Beef on Dairy Genetics

Andrew Sandeen, PennState Extension

Selecting the right traits when crossing your dairy cows with beef is important to maintain a marketable product.

Photo: Andrew Sandeen, Penn State Extension

The use of beef sires in dairy herds has increased dramatically in recent years. McWhorter et al. (2020) noted that the number of matings of beef breed sires to dairy cows more than doubled from 2015 to 2019. On a similar note, Geiger (2020) reported a 128% increase in domestic semen sales of beef breeds in just two years, totaling 5.8 million units in 2019. Much, if not all, of the increase has been attributed to use in the dairy industry.

McWhorter et al. (2020) also observed that 87% of the beef on dairy matings were Angus bulls crossed with Holstein cows. Included in their research article is a list of the specific Angus bulls that met their research criteria and were used most frequently for AI service of dairy females from 2016 through 2019. The table below shows the top ten Angus bulls, along with associated genetic characteristics of each one as of November 2020.

EPDs of Top Ten Angus Bulls Used for AI Service in Dairy Herds From 2016 Through 2019

Data source: American Angus Association. Red (negative) and green (positive) highlights selected by the author.





Expected Progeny Difference (EPD) values, such as the ones in the table above, are commonly used to predict how the future progeny of an individual beef bull will perform relative to progeny of other bulls within the same breed. Some of the most useful EPDs for selecting a beef bull to use with dairy females are as follows:

Calving Ease Direct (CED) – percentage of unassisted births; a higher value is usually preferable
Birth Weight (BW) – in pounds
Weaning Weight (WW) – in pounds
Yearling Weight (YW) – in pounds
Residual Average Daily Gain (RADG) – pounds of gain per day, given a constant amount of feed consumed
Yearling Height (YH) – in inches
Carcass Weight (CW) – hot carcass weight in pounds
Marbling (Marb) – a fraction of the difference in USDA marbling score; higher is better
Ribeye Area (RE) – in square inches





Do particular traits really matter if you are just trying to get a black-colored cross to sell? The short answer – yes. A standard marketing concept applies to this situation. Dairy producers who hope to have a long-term outlet for crosses need to ensure they are providing the best products possible in order to keep customers coming back for more. If there are too many disappointing outcomes with beef on dairy crosses, there is risk that the market may dry up.

Looking at the bulls in the table above, a Holstein producer might choose not to use Empire to avoid crosses that are too tall (long), while a Jersey producer might avoid Thunder because his growth characteristics are not as good as the other choices. Both producers might want to use Profit Driven because of the expected improvement he provides for ribeye area (i.e. muscle development).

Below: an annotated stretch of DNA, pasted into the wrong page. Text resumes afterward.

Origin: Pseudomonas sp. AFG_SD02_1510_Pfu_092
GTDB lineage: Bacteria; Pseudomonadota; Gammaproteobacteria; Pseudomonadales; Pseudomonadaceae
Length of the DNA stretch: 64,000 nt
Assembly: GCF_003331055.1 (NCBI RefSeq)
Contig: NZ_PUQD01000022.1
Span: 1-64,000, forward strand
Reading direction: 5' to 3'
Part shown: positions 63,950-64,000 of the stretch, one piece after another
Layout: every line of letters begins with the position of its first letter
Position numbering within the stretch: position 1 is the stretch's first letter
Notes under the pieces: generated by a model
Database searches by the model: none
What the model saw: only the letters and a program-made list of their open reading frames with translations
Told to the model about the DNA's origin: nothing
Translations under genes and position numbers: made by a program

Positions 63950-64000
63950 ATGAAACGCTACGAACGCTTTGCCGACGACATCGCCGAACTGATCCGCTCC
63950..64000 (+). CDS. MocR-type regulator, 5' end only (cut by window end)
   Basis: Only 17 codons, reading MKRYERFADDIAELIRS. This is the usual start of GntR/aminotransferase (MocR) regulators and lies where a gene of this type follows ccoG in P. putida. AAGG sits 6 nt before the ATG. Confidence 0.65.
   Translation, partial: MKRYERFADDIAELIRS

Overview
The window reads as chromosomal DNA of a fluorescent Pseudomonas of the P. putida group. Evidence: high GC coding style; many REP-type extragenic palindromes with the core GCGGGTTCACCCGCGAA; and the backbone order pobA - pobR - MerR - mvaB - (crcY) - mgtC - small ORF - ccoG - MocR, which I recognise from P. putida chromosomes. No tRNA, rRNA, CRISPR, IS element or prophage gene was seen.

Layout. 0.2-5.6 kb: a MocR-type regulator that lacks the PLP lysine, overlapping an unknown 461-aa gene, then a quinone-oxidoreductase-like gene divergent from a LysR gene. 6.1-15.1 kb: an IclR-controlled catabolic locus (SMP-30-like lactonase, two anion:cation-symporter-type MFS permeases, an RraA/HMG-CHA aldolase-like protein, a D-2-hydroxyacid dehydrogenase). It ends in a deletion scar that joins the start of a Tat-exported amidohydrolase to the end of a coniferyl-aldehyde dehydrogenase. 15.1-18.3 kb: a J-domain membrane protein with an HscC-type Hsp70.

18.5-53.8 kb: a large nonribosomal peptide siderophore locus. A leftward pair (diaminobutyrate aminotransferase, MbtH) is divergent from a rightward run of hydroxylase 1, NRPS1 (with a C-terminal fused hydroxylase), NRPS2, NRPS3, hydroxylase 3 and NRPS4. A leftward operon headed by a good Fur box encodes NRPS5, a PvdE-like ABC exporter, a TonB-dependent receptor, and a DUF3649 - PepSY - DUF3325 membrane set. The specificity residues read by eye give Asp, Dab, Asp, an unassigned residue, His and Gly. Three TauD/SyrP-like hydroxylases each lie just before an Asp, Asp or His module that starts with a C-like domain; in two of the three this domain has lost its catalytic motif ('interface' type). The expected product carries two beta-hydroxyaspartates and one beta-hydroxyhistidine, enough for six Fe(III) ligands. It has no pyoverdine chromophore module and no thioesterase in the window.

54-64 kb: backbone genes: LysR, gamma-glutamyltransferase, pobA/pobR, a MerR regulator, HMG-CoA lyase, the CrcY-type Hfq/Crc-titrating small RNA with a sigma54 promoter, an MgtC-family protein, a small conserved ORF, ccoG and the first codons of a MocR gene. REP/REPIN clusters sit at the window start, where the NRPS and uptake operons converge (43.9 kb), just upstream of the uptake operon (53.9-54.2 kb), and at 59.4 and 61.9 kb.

Specific to the Angus breed, there is a Beef Value ($B) terminal index that considers multiple traits for meat production. However, this index was created with beef on beef matings in mind, not dairy females. In the summer of 2020, two new Angus indexes were introduced, the $Angus x Holstein ($AxH) index and the $Angus x Jersey ($AxJ) index, to target a combination of genetics that will produce what the meat industry is looking for. Growth, muscle development (e.g. RE), and calving ease are emphasized for both indexes, and there is less emphasis on marbling, since dairy breeds already tend to have good marbling. With the $AxH index, there is a negative emphasis on YH to help moderate carcass length. Though the real impact of these new indexes has not yet been seen, it is expected that they will be a helpful tool for selection of Angus sires. They do not, however, apply to other breeds which could just as well be considered for producing good beef on dairy crosses.

Though a survey by Halfman and Sterry (2019) revealed that beef semen cost was the number one selection criterium for dairy producers, using whatever is cheapest and most readily available is not recommended. Consider the EPD makeup for any bull candidates. Consider different breed options, since excellent growth and muscle development can be achieved with breeds such as Limousin or Simmental, while not sacrificing meat quality. Consider how a particular bull might impact calving ease. Consider the resulting calf and how marketable it will be. Consider the long-term customer and what they need.

For more information on evaluating trait information, see this article: ” Understanding EPDs and Genomic Testing in Beef Cattle .” There are already some good tools to help make educated beef on dairy decisions, and there are surely more to come as we learn more about what is going to work well for both the dairy and beef industries. The use of beef sires for producing crossbred calves for the beef market will likely continue; we just need to learn the important lessons along the way and make sure to keep as many happy customers as possible.

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